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Publication numberUS6930221 B1
Publication typeGrant
Application numberUS 09/699,451
Publication dateAug 16, 2005
Filing dateOct 31, 2000
Priority dateApr 28, 1998
Fee statusLapsed
Also published asCA2330008A1, DE69924605D1, DE69924605T2, EP1073482A1, EP1073482B1, WO1999055393A1
Publication number09699451, 699451, US 6930221 B1, US 6930221B1, US-B1-6930221, US6930221 B1, US6930221B1
InventorsKersti Strandqvist
Original AssigneeSca Hygiene Products Ab
Export CitationBiBTeX, EndNote, RefMan
External Links: USPTO, USPTO Assignment, Espacenet
Absorbent structure having improved absorption properties
US 6930221 B1
Abstract
An absorbent structure in an absorbent article such as a diaper, a pant diaper, an incontinence guard, a sanitary napkin or the like, includes a combination of a porous material such as fibers and/or foam, and at least 50% by weight of a superabsorbent material in at least one area thereof in which the superabsorbent material is distributed. The superabsorbent material is cross-linked by ionic bonds, preferably a polyvalent metal ion. The superabsorbent may further be covalently cross-linked.
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Claims(9)
1. An absorbent structure in an absorbent article selected from the group consisting of a diaper, a pant diaper, an incontinence guard, and a sanitary napkin, said structure comprising a combination of a porous material selected from the group consisting of fibers, foam and mixtures thereof, and a superabsorbent material, wherein the absorbent structure contains at least 50% by weight of superabsorbent material, based on the total weight of the structure in dry condition in at least one area thereof in which the superabsorbent material is distributed; said superabsorbent material being in the form of a powder, grains or granules, and being initially crosslinked by ionic bonds with an ionic crosslinking agent comprising an aluminate ion; the superabsorbent material being also covalently cross-linked.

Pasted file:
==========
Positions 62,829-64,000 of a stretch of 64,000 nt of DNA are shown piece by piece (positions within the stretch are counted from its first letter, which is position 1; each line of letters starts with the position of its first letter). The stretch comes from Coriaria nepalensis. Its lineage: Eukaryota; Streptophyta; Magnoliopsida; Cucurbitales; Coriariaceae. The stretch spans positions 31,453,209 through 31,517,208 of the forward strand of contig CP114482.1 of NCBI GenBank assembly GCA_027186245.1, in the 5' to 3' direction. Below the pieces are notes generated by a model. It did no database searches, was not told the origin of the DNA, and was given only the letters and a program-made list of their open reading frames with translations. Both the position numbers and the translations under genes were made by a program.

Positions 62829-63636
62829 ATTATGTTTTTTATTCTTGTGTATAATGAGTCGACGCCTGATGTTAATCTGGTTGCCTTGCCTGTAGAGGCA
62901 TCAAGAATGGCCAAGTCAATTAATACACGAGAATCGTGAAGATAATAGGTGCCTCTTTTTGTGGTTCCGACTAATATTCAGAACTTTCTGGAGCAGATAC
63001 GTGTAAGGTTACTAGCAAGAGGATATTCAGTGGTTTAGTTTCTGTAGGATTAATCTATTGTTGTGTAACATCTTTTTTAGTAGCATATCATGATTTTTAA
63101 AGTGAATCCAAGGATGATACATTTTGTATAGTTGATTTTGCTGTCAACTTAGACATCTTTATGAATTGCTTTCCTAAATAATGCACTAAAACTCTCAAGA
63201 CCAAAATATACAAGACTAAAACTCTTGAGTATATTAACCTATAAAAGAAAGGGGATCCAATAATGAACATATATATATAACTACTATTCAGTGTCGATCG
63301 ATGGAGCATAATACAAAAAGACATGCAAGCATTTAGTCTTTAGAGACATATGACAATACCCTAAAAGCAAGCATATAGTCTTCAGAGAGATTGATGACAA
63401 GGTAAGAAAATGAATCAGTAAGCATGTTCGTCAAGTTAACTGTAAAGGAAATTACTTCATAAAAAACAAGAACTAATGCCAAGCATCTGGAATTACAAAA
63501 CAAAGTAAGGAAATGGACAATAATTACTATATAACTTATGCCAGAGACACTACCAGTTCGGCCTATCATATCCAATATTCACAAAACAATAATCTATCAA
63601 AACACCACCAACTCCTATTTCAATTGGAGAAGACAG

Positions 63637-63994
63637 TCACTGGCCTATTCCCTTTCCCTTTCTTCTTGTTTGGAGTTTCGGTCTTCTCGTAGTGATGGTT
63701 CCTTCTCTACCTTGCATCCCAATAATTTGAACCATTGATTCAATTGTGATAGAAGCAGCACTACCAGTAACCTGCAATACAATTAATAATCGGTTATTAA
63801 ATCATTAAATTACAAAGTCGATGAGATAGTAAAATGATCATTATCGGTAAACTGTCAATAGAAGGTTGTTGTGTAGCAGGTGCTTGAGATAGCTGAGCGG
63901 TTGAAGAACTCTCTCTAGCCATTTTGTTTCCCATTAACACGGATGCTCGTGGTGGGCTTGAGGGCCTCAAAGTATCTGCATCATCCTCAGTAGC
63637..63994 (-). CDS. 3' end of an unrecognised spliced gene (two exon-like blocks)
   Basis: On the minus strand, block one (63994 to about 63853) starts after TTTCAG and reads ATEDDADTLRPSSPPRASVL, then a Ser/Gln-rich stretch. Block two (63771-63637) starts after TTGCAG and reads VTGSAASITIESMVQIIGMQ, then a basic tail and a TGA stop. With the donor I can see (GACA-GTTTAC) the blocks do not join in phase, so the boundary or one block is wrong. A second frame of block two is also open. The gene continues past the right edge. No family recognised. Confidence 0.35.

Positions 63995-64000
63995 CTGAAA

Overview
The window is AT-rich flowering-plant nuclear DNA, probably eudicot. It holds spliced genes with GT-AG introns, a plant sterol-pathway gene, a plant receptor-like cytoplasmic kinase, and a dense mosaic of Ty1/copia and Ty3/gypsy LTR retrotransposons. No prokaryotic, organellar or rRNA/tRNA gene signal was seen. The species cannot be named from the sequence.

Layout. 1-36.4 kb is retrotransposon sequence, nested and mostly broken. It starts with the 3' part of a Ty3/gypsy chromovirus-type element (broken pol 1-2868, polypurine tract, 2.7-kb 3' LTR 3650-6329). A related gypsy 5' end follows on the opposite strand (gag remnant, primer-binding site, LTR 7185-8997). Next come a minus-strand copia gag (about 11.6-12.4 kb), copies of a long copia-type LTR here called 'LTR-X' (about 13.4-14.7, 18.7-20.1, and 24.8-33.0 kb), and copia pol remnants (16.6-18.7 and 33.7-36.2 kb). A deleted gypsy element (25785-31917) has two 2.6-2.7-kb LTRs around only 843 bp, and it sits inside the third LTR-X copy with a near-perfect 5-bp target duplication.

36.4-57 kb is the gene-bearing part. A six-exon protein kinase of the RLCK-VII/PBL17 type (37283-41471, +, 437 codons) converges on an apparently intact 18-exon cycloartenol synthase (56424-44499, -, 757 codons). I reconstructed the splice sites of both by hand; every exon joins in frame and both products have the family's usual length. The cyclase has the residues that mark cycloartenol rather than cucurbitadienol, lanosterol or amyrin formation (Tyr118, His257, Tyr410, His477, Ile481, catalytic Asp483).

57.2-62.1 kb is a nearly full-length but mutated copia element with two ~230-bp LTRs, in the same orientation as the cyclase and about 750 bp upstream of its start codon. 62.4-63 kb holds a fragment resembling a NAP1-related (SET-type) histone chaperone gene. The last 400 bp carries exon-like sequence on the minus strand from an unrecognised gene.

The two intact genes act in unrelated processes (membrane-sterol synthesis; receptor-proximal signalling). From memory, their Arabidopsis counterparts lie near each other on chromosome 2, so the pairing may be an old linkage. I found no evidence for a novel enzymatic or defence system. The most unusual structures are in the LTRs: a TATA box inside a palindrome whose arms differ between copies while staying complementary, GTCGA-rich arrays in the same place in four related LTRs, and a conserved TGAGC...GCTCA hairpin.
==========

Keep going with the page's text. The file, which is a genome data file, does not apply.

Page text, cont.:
2. The absorbent structure according to claim 1, wherein the superabsorbent material comprises a polymer with anionic functional groups.
3. The absorbent structure according to claim 2, wherein the superabsorbent material is a crosslinked polymer of a polyacrylate having functional carboxy groups.
4. The absorbent structure according to claim 2, wherein the superabsorbent material is crosslinked with a cationic crosslinking agent by cations which are bonded to the anionic functional groups of the superabsorbent material via ionic bonds.
5. The absorbent structure according to claim 4, wherein the cationic crosslinking agent comprises a polyvalent metal ion.
6. The absorbent structure according to claim 1, wherein the superabsorbent material is surface crosslinked by the ionic crosslinking agent.
7. The absorbent structure according to claim 6, wherein the superabsorbent material is substantially homogeneously crosslinked with the ionic crosslinking agent.
8. The absorbent structure according to claim 1, wherein the absorbent structure contains at least 70% by weight of superabsorbent material, calculated on the total weight of the structure in dry condition in at least one area thereof in which the superabsorbent material is distributed.